3. How does literacy drive curiosity?

Mayes: Children are inherently curious. They come into the world curious. Curiosity is the engine that drives learning development and lifelong health. It keeps you open to possibilities to try something different. Our task as teachers, parents and adults is to make sure that curiosity thrives and flourishes alongside incidents of trauma and stress.

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Myers: Instilling the desire to learn in children is what we as teachers want to do. That is what we hope to accomplish every day. When children are engaged and curious about their education, they tend to learn more, behave better and thrive in classrooms.

When I work with educators, I encourage them to make sure that whatever topic they are discussing or studying is reflected in their classroom library. It is so important that students know where they can go to find answers to the questions they may have. Children must know that we as teachers will honor them and help them find the answers through literature.

4. Why does curiosity lead to academic success?

Myers: We want to teach children that it is OK to ask questions and that it is expected that you ask questions. This is how you create classroom communities that are safe and nurturing. We should see questions as a way to promote learning.

One of the things that I think is important when we work with kids is creating spaces where they can ask questions that matter to them, research to find the answers and challenge the answers that are not plausible. For example, if a child is told, “The earth is flat,” can that child do some research to find out those answers for themselves? We need to teach our children to not just accept answers that are given.

5. Why is empathy important for mental health and resilience?

Mayes: Empathy is a very complex cognitive response but essentially it is the ability to put yourself in another’s shoes and try to see their world from their perspective. Empathy builds relationships and communities. It is a key skill that helps kids learn how to make and maintain friendships. It is about bringing people together and is not about sympathy. Empathy is the ability to experience what another person is experiencing and relate to them.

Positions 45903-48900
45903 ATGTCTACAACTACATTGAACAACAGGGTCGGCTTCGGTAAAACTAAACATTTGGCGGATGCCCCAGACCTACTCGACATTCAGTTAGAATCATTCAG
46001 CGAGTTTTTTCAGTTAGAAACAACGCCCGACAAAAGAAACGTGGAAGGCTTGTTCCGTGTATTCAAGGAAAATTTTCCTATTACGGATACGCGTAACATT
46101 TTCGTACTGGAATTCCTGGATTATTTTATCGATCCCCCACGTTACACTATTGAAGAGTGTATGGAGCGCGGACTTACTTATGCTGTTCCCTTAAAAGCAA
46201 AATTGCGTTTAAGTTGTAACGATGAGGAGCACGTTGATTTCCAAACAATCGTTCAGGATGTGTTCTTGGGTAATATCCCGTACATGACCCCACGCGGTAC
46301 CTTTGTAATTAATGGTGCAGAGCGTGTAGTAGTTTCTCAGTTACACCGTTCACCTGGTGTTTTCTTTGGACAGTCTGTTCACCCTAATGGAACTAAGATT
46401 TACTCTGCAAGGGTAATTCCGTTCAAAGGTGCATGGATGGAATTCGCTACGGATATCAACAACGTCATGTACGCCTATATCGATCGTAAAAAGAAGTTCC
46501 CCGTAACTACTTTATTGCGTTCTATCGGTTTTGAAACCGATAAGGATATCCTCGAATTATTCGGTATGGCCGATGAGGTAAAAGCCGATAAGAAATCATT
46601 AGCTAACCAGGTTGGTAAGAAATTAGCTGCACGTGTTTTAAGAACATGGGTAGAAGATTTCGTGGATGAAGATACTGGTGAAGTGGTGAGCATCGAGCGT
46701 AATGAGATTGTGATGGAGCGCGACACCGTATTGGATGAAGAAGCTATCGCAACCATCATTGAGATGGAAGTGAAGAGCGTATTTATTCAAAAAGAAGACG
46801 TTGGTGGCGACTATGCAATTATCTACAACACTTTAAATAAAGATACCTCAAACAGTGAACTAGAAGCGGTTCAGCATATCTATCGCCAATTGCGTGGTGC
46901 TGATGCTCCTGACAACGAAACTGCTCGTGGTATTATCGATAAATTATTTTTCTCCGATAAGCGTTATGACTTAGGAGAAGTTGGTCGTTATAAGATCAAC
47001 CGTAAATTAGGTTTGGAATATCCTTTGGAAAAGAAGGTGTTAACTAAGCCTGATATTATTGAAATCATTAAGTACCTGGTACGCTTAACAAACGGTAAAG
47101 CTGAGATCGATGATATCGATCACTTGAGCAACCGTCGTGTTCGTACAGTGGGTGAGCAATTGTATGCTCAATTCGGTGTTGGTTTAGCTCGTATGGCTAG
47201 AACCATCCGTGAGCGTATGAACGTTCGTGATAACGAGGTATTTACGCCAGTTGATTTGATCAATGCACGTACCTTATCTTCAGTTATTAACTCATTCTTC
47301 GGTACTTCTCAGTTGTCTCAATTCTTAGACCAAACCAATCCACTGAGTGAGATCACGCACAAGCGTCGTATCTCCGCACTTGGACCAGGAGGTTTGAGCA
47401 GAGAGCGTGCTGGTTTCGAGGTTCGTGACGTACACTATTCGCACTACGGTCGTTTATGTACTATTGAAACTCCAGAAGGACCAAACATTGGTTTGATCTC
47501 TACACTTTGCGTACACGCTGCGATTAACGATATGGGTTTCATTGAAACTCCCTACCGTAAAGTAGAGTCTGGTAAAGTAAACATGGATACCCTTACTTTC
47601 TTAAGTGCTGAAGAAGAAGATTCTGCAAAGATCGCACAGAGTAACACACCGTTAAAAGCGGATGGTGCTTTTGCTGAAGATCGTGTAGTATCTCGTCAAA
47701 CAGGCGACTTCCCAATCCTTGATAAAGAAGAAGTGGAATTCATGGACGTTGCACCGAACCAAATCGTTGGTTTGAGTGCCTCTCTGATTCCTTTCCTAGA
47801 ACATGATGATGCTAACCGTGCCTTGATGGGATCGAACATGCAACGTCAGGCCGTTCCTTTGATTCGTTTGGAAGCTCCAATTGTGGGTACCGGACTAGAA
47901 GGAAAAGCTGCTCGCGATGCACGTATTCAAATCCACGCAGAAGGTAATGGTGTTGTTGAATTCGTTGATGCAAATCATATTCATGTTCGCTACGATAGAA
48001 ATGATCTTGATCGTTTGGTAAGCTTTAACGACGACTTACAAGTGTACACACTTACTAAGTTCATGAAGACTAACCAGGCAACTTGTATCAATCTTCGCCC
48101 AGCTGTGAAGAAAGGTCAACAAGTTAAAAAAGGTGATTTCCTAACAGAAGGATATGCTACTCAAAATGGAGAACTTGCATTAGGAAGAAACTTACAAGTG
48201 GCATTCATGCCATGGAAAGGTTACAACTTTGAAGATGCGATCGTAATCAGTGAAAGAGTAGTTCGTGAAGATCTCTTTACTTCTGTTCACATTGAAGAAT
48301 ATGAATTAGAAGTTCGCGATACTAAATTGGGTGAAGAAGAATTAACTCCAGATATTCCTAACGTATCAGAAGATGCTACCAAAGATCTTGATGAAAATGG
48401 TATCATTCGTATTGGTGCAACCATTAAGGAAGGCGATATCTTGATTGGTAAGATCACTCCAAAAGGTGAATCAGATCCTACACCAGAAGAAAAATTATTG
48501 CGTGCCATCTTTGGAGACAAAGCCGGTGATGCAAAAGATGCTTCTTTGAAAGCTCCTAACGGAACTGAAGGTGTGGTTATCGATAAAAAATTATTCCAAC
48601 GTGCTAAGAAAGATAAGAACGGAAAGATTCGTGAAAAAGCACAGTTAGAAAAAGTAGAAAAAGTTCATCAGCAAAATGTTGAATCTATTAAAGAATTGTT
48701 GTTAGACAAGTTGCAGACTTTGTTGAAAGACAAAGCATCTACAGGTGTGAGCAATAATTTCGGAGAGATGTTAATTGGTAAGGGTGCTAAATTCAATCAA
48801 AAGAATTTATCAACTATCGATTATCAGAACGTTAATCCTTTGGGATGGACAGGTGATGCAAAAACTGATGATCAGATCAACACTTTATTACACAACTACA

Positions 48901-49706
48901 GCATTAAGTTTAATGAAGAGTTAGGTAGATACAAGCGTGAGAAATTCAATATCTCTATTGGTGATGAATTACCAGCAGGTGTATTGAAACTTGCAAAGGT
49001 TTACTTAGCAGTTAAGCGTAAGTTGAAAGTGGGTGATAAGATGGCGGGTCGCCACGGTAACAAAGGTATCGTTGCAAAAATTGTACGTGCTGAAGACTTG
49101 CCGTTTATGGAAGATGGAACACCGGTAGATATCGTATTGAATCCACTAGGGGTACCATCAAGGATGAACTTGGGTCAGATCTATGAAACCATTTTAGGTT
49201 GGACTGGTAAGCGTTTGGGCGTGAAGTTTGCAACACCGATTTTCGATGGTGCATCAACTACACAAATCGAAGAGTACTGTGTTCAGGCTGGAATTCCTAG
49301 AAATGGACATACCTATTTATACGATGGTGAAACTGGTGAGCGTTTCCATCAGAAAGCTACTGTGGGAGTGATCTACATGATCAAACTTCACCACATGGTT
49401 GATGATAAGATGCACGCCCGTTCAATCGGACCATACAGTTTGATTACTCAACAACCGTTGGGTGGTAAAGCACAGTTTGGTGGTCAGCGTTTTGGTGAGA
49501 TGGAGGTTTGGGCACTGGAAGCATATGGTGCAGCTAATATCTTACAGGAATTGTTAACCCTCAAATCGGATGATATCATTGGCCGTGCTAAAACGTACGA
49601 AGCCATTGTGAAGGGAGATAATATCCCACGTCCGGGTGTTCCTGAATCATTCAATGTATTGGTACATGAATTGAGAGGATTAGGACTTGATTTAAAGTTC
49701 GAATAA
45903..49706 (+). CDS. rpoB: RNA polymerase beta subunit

Myers: It goes back to the African principle: I am because we are. When you can feel what someone else is feeling, you understand that our collective humanity resides in all of us being well, and realizing that we cannot go through life alone. When we understand this principle, we put our actions toward supporting whoever is the weakest link in our chain.

6. Should educators address specific events—such as the wars in Ukraine and Israel—as they help children process traumatic events?

Mayes: When we don’t talk about the things that children are hearing or what they are seeing on the news, it conveys the message that these are topics you cannot talk about openly. There are times when teachers will not know everything about the topic, but it is better to ask children about the questions and feelings they have.

The Israel-Gaza issue is especially challenging right now since it is so polarized, but fundamentally, children are being impacted on all sides. Encouraging kids to start thinking down to the level of how children and families are doing is critical. You have to talk about these things, or they become even more traumatic.

When we center the needs of our learners, we’re doing what is in the best interest of everyone involved. You’re not saying who’s right and who’s wrong. It’s a fine line to walk in our polarized world, but that’s where you want to be because you’re cultivating a resilience skill called altruism.

Myers: I think about one of the classroom teachers I used to co-teach with, Sara Suber. We talk about Sara’s great work in The Educator’s Guide to Building Child and Family Resilience, and how she always made space for kids to ask the questions that were on their minds. She never made her stance or opinion the only view that mattered. She allowed them to have opportunities to ask questions, to share their feelings and emotions, and for them to “Bring it to the Carpet.” They could bring anything to the carpet because she wanted them to know that it is OK to know that bad things happen in the world, but when you walk into the classroom, we are going to work through it together.

She created a space for the children where they could be vulnerable and open. For example, one of the students in Sara’s class had terminal cancer and the child died during the academic year. It was a traumatic event for all of them to experience but the children had a safe space to express their emotions, and Sara even took it a step further. She formed a connection with the hospital and encouraged the students to start fundraisers so that their money could be contributed to the hospital. Sara showed these children that we can use traumatic experiences to benefit others. Her students learned that we can do good, even when the bad things occur. We do not have to be stagnant.

Matt Zalaznick
Matt Zalaznick
Matt Zalaznick is a life-long journalist. Prior to writing for District Administration he worked in daily news all over the country, from the NYC suburbs to the Rocky Mountains, Silicon Valley and the U.S. Virgin Islands. He's also in a band.